Centre Jamie Roberts believes Wales are on the right track for the 2015 World Cup following their autumn campaign.
Roberts, 28, played all four November Tests as Wales beat Fiji and South Africa, but lost late on against both New Zealand and Australia.
“We are building towards that final goal of winning the World Cup, but you can’t run before you walk,” said Roberts.
“We’ve certainly put the building blocks in place.”
British and Irish Lion Roberts, who is often used as a direct runner to try and smash through opposition defences, admitted feeling “pretty battered” following the autumn series.
“November can be harder than the Six Nations at times,” said the Racing Metro back.
“You play four games on the bounce, whereas during the Six Nations you have those fallow weeks.
“So if you’re playing in all those games in November, it’s a very tough series and very demanding.
“You’re playing against the southern hemisphere sides and the pace of the game is a step up.”
The 28-year-old told BBC Wales Sport that playing through the pain was worthwhile in Wales’ final November Test against South Africa, as Warren Gatland’s side recorded only their second win over the Springboks in the history of the game.
“The [Millennium Stadium] pitch is still quite sandy, so it’s taken a few layers of skin off the knees and elbows, but it’s worth it,” said Roberts.
“It’s worth putting your body through that, to get that feeling of winning and it’s two wins in 100 years [against South Africa] so let’s not underestimate the value of that victory, it was a big day in Welsh rugby.”
The victory over the Boks was Wales’ first triumph against major southern hemisphere nations since 2008, when they beat Australia.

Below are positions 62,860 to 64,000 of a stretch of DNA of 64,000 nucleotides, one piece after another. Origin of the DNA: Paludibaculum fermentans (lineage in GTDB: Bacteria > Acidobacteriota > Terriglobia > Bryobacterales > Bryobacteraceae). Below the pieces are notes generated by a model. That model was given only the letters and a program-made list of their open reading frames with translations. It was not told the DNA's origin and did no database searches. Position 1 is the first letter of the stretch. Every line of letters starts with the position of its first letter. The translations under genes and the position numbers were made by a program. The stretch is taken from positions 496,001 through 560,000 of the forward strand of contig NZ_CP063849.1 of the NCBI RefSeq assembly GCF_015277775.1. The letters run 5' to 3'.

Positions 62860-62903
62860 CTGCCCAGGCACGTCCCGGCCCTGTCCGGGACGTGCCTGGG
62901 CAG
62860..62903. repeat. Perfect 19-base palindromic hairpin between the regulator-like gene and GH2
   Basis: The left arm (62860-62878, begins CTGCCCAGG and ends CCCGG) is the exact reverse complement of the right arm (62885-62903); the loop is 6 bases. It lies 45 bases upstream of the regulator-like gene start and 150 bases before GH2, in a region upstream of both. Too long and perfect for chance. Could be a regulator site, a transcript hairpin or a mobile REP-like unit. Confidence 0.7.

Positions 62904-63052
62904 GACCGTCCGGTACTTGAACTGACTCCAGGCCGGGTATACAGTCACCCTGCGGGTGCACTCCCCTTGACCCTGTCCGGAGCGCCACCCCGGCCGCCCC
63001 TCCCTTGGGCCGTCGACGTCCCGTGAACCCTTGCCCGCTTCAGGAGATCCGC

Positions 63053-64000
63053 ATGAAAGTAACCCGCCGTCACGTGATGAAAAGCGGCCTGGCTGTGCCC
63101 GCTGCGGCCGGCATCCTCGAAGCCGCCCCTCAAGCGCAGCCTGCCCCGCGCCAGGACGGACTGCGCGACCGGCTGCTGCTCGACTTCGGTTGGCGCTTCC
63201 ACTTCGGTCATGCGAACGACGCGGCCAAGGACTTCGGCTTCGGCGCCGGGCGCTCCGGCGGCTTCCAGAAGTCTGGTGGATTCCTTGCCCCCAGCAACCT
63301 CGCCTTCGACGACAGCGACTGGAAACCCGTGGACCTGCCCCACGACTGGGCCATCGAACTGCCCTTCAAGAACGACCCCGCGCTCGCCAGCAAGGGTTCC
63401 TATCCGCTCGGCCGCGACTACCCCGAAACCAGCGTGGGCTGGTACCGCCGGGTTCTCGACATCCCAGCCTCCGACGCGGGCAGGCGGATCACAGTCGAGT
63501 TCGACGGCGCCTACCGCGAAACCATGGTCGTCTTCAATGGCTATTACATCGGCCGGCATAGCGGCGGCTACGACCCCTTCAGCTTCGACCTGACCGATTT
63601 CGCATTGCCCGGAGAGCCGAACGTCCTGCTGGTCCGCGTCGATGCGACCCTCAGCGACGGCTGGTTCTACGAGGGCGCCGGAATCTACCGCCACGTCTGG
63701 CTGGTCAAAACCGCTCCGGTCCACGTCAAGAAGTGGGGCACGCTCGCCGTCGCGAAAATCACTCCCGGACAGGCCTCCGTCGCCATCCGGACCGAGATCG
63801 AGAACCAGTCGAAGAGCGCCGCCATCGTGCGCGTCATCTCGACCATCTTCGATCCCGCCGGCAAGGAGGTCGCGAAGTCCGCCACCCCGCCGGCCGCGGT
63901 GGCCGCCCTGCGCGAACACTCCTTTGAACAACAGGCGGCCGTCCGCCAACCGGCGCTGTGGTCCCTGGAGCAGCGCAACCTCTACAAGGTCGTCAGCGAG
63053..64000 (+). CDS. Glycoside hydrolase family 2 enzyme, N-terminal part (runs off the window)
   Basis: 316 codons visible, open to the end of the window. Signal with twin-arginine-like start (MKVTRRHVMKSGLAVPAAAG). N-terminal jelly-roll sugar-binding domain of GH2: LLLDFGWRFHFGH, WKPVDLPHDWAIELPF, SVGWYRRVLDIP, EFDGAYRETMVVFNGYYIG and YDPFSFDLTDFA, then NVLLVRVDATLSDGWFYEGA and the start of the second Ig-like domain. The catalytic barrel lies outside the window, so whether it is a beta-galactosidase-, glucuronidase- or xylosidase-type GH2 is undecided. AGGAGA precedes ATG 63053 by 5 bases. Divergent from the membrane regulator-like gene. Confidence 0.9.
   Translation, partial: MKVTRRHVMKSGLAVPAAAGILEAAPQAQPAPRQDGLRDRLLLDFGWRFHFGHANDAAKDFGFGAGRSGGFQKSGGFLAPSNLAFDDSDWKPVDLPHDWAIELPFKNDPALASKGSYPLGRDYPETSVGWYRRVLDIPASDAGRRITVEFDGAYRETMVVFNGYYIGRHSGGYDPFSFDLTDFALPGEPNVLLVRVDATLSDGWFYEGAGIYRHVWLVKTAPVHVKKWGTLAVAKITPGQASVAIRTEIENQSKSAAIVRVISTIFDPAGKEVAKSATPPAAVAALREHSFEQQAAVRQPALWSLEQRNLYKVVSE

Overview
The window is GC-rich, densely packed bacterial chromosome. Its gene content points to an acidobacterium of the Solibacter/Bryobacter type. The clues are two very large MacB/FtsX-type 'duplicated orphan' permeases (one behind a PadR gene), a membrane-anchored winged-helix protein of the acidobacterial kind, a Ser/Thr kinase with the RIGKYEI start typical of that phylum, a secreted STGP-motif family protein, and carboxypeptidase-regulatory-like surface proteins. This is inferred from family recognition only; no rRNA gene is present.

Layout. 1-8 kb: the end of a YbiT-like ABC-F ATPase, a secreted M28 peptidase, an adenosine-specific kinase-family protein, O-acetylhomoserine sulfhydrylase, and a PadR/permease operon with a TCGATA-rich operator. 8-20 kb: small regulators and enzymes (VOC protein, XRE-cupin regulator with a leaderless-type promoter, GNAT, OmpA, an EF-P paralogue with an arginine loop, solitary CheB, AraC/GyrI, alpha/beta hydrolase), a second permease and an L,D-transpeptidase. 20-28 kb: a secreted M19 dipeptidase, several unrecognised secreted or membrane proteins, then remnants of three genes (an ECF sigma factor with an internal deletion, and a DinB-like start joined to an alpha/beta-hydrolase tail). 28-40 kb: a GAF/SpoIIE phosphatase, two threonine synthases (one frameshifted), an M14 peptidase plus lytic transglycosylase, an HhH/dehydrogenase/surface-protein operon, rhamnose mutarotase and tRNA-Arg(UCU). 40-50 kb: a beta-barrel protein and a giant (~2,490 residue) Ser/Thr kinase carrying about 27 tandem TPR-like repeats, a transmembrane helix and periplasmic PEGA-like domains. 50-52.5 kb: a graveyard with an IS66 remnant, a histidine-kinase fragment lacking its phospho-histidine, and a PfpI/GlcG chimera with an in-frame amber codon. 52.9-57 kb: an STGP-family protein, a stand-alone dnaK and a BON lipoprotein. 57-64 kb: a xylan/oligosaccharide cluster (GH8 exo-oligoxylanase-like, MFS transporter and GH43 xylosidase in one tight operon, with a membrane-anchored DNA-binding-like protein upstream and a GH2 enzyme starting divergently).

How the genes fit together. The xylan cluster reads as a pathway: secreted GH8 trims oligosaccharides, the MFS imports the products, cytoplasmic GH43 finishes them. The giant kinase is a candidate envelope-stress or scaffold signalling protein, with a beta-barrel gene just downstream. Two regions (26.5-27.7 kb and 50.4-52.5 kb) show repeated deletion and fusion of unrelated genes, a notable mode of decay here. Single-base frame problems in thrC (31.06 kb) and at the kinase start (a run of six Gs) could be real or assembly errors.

Roberts said Wales had learned from their habit of losing close-run games in recent seasons against New Zealand, Australia and South Africa to see out the game.
“You look at that last 10 minutes against the All Blacks, in a game that was probably the most intense game of November,” said Roberts.
“That last 10 minutes, we were pretty mentally fatigued and we probably made some poor decisions on the ball.
“But I think against the Springboks we were far clearer in our thought in the last 10 minutes and probably learned from the mistakes we made in numerous games over the last three or four years.”
Roberts said Wales are “going through a learning process” and hope to build and “put processes” in place with every game leading up to the World Cup.
“Hopefully that yields results,” said Roberts.
“I think we ticked a lot of boxes during the autumn.
“Obviously we are disappointed with the Australia and New Zealand results, but I think we performed and put things in place on the park, that is going to stand us in good stead moving forward.
“There’s always room for improvement, individually and collectively and we’ll be looking now for the boys to hold their form for their clubs and look forward to the Six Nations, which I suppose is the next building block towards the World Cup.”
Despite the grazes and bruises, Roberts hopes to play against some of his international team-mates for Racing Metro, who play Ospreys away in the European Champions Cup on Saturday, 6 December.
“I told Dan Biggar and Rhys Webb we are looking to target the nine and 10 against the Ospreys this weekend,” joked Roberts.
“It will be great to come up against those lads, Mike [Phillips] and Luke [Charteris] are looking forward to it as well.”
Courtesy: BBC Sports